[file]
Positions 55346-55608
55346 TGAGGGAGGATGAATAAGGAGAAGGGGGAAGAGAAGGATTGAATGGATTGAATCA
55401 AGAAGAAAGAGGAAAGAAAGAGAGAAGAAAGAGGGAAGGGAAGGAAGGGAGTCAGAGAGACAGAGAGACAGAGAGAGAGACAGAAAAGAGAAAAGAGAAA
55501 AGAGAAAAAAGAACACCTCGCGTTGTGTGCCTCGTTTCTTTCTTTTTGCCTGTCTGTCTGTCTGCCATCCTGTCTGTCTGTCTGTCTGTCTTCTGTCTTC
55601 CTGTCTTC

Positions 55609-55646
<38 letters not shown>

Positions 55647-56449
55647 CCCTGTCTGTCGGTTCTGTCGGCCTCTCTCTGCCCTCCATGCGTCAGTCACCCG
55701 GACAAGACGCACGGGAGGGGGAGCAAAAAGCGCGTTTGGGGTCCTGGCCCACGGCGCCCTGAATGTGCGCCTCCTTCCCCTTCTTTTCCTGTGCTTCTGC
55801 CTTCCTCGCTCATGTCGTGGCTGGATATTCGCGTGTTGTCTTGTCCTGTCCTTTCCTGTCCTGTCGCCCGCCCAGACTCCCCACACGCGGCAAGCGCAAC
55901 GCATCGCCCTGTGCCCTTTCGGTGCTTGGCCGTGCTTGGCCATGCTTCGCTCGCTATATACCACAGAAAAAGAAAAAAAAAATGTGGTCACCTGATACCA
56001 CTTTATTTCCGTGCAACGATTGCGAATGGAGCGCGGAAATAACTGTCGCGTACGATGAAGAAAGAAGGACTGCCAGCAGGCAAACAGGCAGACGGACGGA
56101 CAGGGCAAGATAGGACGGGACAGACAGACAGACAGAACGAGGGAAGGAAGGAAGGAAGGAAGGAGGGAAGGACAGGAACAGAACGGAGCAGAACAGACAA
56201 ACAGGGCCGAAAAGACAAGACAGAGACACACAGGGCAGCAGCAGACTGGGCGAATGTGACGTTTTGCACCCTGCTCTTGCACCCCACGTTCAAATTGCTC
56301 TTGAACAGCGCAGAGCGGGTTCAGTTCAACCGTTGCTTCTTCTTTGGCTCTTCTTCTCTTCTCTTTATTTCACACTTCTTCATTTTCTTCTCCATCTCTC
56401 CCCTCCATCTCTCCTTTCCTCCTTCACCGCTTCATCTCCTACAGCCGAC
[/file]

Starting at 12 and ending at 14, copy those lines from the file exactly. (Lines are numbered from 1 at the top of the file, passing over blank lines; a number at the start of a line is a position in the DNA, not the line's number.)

55901 GCATCGCCCTGTGCCCTTTCGGTGCTTGGCCGTGCTTGGCCATGCTTCGCTCGCTATATACCACAGAAAAAGAAAAAAAAAATGTGGTCACCTGATACCA
56001 CTTTATTTCCGTGCAACGATTGCGAATGGAGCGCGGAAATAACTGTCGCGTACGATGAAGAAAGAAGGACTGCCAGCAGGCAAACAGGCAGACGGACGGA
56101 CAGGGCAAGATAGGACGGGACAGACAGACAGACAGAACGAGGGAAGGAAGGAAGGAAGGAAGGAGGGAAGGACAGGAACAGAACGGAGCAGAACAGACAA